Eugene Peterson in conversation – 2012 New Life (Colorado) Conference. Pastor Brady Boyd sits down with Eugene Peterson at his home in Montana to discuss his story, The Church and his hopes for the Local church Vimeo recording of the interview here. Downloadable Mp4 and Mp3 recordings can be found here (scroll down to 2012 conference). It feels like a complimentary resource to the excellent, recently published, collection of essay’s, which engage Peterson’s thought on pastoring and church - Pastoral Work: Engagements with the Vision of Eugene Peterson (published Jan. 2014).
See also this brief online (written) 2012 interview with Peterson on the reading and writing life of the Pastor.
This quote, thinking about words and stories we might use to talk about “resurrection”, from this post by Sheila Pritchard: “…"it's a process... life, growth, aging, decay, death and re-cycling…”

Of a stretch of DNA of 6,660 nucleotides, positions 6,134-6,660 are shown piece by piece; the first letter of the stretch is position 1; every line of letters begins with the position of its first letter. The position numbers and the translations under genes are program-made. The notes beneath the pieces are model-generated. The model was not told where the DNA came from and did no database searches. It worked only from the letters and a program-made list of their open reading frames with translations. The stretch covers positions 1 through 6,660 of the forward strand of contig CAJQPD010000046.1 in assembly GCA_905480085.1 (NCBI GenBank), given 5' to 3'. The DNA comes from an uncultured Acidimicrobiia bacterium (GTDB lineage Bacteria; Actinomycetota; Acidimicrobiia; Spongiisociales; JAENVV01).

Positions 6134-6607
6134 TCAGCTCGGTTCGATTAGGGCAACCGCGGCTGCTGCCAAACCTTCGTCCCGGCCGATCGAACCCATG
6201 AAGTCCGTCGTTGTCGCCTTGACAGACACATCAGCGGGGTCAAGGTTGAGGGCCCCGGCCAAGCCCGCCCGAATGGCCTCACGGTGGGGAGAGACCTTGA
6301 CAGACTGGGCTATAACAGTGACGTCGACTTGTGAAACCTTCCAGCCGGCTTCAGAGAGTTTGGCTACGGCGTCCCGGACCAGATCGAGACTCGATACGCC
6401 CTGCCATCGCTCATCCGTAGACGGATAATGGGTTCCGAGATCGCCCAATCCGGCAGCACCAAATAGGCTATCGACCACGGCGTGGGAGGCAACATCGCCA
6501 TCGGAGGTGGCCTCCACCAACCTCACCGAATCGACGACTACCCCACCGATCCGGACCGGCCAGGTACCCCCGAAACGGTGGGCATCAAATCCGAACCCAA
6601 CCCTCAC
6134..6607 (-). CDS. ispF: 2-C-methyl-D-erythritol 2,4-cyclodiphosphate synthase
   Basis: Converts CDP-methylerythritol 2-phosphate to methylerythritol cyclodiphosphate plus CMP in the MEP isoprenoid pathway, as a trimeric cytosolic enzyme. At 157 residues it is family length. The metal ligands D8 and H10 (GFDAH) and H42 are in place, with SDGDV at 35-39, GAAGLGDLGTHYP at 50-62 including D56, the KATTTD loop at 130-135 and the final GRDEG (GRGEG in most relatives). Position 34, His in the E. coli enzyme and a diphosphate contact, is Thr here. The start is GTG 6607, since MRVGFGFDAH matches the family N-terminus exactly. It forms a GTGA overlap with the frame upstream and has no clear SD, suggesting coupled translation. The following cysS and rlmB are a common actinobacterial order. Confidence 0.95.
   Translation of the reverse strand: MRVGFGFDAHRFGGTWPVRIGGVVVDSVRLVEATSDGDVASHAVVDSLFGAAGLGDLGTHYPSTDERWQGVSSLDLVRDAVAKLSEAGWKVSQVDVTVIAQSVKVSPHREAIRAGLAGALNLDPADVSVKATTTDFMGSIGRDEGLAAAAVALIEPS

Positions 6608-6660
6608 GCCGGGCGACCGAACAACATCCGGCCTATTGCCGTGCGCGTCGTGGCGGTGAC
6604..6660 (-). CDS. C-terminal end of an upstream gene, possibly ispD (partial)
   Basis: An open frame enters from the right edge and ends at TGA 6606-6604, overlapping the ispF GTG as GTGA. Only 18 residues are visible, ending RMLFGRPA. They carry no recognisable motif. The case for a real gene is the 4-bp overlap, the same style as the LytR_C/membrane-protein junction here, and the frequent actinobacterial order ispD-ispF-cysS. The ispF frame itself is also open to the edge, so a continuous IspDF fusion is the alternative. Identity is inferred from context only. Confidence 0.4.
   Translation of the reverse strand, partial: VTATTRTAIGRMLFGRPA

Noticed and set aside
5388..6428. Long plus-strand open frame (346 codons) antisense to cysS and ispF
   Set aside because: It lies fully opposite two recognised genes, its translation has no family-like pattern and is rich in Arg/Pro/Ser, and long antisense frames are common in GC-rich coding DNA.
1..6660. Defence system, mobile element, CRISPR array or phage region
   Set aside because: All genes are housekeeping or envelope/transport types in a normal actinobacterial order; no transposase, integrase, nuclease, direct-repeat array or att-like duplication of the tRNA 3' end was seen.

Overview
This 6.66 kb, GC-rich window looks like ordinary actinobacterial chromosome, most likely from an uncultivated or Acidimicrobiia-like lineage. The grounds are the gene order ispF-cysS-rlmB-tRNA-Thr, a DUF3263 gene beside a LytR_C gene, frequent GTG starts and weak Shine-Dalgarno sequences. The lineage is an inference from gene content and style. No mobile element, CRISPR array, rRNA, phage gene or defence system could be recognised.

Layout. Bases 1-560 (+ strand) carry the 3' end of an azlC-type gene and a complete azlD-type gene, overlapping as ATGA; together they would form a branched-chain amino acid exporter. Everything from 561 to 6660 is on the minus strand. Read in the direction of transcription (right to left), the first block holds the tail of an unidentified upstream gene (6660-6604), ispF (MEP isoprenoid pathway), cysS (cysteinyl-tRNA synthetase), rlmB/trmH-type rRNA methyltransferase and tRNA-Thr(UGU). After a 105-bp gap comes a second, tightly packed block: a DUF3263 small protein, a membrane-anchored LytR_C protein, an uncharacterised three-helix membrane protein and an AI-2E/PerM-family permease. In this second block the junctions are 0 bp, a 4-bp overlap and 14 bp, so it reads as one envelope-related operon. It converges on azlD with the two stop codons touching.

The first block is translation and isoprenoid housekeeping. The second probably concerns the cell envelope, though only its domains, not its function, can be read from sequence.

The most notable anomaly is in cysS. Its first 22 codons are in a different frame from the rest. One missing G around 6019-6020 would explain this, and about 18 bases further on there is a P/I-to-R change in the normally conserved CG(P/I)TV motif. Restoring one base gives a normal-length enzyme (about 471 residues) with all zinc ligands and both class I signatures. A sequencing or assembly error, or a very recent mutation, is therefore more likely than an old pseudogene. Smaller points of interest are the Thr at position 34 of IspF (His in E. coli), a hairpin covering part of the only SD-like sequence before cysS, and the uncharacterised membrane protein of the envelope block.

And finally, a few excerpts from this post by Maggi Dawn, centred on a Jesus-story that has been very important to me over a good number of years – John 21: 1-13.
“…Peter was done with grieving, done with trying to work out what to do next. The big dream was over--the hope of a Messiah to liberate them politically, the anticipation of a new kingdom, a new order, a new life. Jesus was risen and that meant joy, but it didn't change the fact that life couldn't continue as it had done for the last couple of years. Somehow they had to go back to their old lives and pick up where they'd left off…